pro Europe - Austrian Embassy Series: "Europe without Borders - will the dream last?"
THE FUTURE OF SCHENGEN AND VISA FREEDOM IN EUROPE
Gerald Knaus Chairman, European Stability Initiative
Hugo Brady Centre for European Reform
Thursday, 15 November 2012
Gerald Knaus from Austria and head of the European Stability Initiative emphasised that in order to get the balance between mobility and security for their citizens right, Schengen states needed to build trust between each other. This applied to the top political level as well as police and border forces. It took a long time to take root (the Schengen treaty was signed as early as 1985) – but eventually led to 16,500km of borders in Europe becoming obsolete. The experience of building trust in your neighbouring country to guard your own borders and gain visa freedom can be repeated: in 1991 it was Poland with Germany (Poland signed a readmission agreement, and received visa freedom in turn); recently the European Commission’s “roadmap” approach to Western Balkans countries eventually spurned similar reforms on document security and human rights which made visa freedom to Europe possible for all those countries by 2011. The recent surge in asylum claims from the Western Balkans in 2012 affected only a few countries: Germany, Belgium Schweden, not e.g. Austria, Finland or Switzerland. Why? Because the latter have much quicker asylum procedures, so it does not pay for asylum claimants to travel there in hope of receiving benefits. (A recent judgment by Germany’s constitutional court has also raised those benefits threefold). In addition, countries like Austria and Switzerland use a “country of safe origin” assumption for Western Balkans countries (which expediates asylum procedures). Knaus argued that the European Commission should urge other member states to follow this approach too. The Western Balkans visa liberalisation discussion also has repercussions on Moldova where the visa issue is at the forefront for the current government. Knaus concluded that Schengen lastly worked because member states see it in their own self-interest. This is why it would continue to work in the future. Gerald Knaus stressed the importance of credible visa liberalisation discussions with Turkey to help cooperation and reduce illegal immigration via Turkey into the Schengen area.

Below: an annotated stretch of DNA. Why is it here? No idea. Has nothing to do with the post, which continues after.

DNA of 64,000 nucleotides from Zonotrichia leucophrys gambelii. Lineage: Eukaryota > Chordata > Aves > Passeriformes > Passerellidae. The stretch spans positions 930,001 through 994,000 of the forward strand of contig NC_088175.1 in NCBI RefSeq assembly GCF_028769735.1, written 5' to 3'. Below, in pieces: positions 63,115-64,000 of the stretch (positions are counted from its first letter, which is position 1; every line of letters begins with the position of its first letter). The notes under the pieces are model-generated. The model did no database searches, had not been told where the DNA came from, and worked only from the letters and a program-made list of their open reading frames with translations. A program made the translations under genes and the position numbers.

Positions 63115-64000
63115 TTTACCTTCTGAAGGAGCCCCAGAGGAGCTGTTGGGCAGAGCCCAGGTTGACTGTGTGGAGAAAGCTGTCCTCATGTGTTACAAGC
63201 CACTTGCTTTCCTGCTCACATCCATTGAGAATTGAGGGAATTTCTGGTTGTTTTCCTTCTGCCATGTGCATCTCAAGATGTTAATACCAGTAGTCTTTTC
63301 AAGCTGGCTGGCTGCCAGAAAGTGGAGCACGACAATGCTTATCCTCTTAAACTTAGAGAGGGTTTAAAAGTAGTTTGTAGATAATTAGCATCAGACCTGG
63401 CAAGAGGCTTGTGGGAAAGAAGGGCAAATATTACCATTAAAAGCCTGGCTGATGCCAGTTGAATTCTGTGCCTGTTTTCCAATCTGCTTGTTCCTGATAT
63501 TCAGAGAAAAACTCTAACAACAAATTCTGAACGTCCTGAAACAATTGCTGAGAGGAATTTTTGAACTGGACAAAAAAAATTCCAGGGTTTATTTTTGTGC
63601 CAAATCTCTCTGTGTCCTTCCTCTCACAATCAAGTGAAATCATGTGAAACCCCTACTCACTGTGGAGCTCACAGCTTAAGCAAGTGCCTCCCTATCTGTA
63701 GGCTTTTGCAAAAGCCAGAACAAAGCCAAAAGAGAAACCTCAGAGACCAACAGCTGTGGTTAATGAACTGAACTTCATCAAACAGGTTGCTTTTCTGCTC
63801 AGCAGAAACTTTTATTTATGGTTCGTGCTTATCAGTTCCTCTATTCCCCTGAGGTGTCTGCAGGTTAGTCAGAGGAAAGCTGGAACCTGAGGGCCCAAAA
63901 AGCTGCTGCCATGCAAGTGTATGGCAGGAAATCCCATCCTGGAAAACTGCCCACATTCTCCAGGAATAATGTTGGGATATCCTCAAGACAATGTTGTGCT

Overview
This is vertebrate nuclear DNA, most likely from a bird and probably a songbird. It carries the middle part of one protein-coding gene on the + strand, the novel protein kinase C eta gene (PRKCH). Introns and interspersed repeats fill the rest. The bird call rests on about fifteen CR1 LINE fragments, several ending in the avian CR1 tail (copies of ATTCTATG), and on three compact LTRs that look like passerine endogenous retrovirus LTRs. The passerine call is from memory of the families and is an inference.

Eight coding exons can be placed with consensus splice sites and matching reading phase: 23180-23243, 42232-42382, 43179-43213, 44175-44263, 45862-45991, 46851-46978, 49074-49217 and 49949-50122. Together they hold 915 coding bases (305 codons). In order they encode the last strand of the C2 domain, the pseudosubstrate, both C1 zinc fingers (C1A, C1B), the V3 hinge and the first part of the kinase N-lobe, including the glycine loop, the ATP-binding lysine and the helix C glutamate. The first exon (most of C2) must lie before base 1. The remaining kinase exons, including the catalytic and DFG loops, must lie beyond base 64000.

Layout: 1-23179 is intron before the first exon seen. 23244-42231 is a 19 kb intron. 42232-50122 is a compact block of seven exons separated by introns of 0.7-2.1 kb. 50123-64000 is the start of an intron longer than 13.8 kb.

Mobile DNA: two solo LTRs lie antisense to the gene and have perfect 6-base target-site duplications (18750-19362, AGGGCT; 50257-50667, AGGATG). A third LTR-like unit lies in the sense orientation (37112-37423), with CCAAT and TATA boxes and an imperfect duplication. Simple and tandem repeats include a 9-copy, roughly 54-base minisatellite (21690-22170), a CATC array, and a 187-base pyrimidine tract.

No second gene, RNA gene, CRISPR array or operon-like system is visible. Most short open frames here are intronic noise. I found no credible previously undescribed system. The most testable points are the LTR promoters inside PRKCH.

Hugo Brady from the Centre for European Reform pointed to the growing importance of Justice and Home Affairs in EU legislation: it makes up only 3% of the of the acquis at the moment, but 20% of new proposals from the Commission! Public immigration scares were a constant in modern history since Shakespeare, and the recent frights about the future of Schengen were no exception.
Austrian Ambassador Emil Brix, hosting the event, underlined that – despite the recent discussions about qualifying visa freedom from Southeast Europe to the Schengen zone – Austria continued to support visa-free travel from the Western Balkans. It was an important milestone in their long-term integration to Europe. Asylum abuse from that region is low in Austria. But Austria recognised that other states are having problems, so of course supports EU measures at preventing and combating abuse. For the Schengen area proper, Ambassador Brix stated that freedom of movement was a crucial achievement of the EU and which Austria wanted to maintain. However, governance could be improved and in extreme cases of public order and internal security threats member states must have the rights to re-introduce border controls for a limited period. This decision, Ambassador Brix said, should be left to member states, he saw no central role for the European Commission in this.
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PRO EUROPE is an initiative of the Austrian Embassy in London for discussing European affairs. Its mission is to provide an informal platform for connecting international scholarly and political expertise on European issues, which are relevant for the UK and other European countries, and to discuss international perspectives through scholarship and engagement with practitioners and decision-makers on why governments should be assertive about Europe.
“No European state in the 21st century can lastingly and successfully advocate its interests in the world alone. The major challenges of our modern societies know no borders.”
(Michael Spindelegger, Austrian Foreign Minister)